dataset <- read.spss("C:/Users/keana/OneDrive - Florida State University/Methods Repository/R/Library/dataset.sav", to.data.frame = TRUE, stringsAsFactors = FALSE)
You can also read in other dataset types, such as excel files. Reading in excel data works almost exactly the same way, just a new function to call. However, this one doesn’t let you use the to.data.frame command, so we’ll use a work-around.
For Excel Files
dataset <- data.frame(read_xlsx("C:/Users/keana/OneDrive - Florida State University/Methods Repository/R/Library/dataset.xlsx"))
What about .csv, .txt, or .dat files? Well, it depends on what type of separator you have in your data. The “sep =” command within the ‘read.csv()’ function lets you tell R what kind of separator it is. If it’s a .csv file, it’s (typically) a “comma separated” file, so you’d put a comma in there. If it’s a space, you just leave the space within the quotes of the “sep =” command (as shown below). Then, you indicate with the ‘header’ command about whether the first row of your data contains variable names.
For general tab-delimited files
dataset_fromdat <- read.csv("C:/Users/keana/OneDrive - Florida State University/Data/IMAGEN/Dis x Reward Paper/Subject extraction lists/New_FU2_ant_L_NAcc.dat",
sep = "", header = F)
If all else fails, you can also do “file.choose()” and a pop-up window will give you the file path for your data. Honestly though, I’ve had way more issues using the pop-up windows/drop-down menus than I have just with using code to load in data.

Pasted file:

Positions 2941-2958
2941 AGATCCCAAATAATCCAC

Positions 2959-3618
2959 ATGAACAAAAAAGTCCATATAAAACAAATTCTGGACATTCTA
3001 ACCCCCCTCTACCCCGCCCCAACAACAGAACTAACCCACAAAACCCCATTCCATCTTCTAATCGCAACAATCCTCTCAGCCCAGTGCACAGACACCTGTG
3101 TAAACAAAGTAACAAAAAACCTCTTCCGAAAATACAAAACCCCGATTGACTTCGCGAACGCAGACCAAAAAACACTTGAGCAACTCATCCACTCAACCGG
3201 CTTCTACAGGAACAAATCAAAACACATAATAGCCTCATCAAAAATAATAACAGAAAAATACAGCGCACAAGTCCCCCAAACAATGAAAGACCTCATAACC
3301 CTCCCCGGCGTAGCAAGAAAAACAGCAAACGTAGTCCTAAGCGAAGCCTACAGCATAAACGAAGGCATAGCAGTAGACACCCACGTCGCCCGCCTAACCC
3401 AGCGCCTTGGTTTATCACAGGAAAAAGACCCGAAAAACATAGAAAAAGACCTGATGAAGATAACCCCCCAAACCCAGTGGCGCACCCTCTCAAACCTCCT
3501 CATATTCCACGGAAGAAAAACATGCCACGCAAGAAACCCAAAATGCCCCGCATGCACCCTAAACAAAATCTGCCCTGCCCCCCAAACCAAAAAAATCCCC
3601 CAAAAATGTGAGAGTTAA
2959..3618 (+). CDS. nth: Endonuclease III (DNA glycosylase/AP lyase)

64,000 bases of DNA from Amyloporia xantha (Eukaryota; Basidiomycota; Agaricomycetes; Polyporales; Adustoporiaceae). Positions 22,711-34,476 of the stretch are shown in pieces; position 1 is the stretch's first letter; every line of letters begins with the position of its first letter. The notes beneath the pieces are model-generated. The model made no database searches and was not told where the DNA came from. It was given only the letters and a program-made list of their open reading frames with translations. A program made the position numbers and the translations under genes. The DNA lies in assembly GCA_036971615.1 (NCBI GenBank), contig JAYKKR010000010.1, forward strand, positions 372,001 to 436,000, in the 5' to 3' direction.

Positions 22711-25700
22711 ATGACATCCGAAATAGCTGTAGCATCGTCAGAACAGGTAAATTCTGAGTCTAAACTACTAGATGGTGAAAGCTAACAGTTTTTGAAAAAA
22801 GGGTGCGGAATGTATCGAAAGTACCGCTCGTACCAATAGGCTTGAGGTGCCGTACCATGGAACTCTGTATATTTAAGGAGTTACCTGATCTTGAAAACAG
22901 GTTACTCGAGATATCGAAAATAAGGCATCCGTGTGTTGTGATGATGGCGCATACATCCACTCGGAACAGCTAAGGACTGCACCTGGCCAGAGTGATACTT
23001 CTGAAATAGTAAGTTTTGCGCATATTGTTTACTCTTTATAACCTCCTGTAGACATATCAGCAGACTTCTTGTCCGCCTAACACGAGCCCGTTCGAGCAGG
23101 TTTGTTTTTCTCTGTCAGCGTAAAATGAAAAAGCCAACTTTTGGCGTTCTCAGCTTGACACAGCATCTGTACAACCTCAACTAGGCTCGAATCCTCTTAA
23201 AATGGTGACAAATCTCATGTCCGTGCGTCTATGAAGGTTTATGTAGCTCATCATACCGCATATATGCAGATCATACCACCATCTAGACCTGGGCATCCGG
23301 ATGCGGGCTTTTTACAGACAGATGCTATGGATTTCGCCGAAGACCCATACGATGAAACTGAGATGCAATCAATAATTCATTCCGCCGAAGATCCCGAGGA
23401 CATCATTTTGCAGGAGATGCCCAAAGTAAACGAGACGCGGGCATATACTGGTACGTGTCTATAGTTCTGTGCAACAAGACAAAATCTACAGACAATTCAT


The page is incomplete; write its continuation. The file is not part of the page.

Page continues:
As I alluded to earlier, you don’t actually have to put in the whole file path to your data to load in your data. As long as your data is in the same folder as your saved R script, then it will still be able to be loaded just with e.g. “read.spss(“dataset.sav”)“. However, I generally advise against this for two reasons. 1) If you open R from anywhere other than that folder, you cannot load the data that way. So if you click the R studio shortcut, R booted from your documents folder (or wherever you installed R), and the working directory is not in the same place your R script is, even if that R script is still open when you open back up R! This is incredibly confusing. You can also always check what your current working directory is using “getwd()”. You can also change your working directory using “setwd()”. However, the second reason is much more important. 2) Reproducibility. One of the unrivaled benefits of R is reproducibility. After your article has been under review for like 6 months, and you can’t remember which variable was named what in SPSS that had these outliers removed for that reason, and the reviewer wants you to do one tiny thing different…that sucks. You don’t have that in R. I have one published paper whose analyses I did (almost) entirely in R, and I can still open my script back up and reproduce everything for that manuscript down to the figure. And, because I included the entire file path for where I got my dataset(s), I can re-locate which exact files I used, rather than having to remember whether I had re-saved a SPSS file since then and if I used dataset_6_19.sav or dataset_6_18.sav.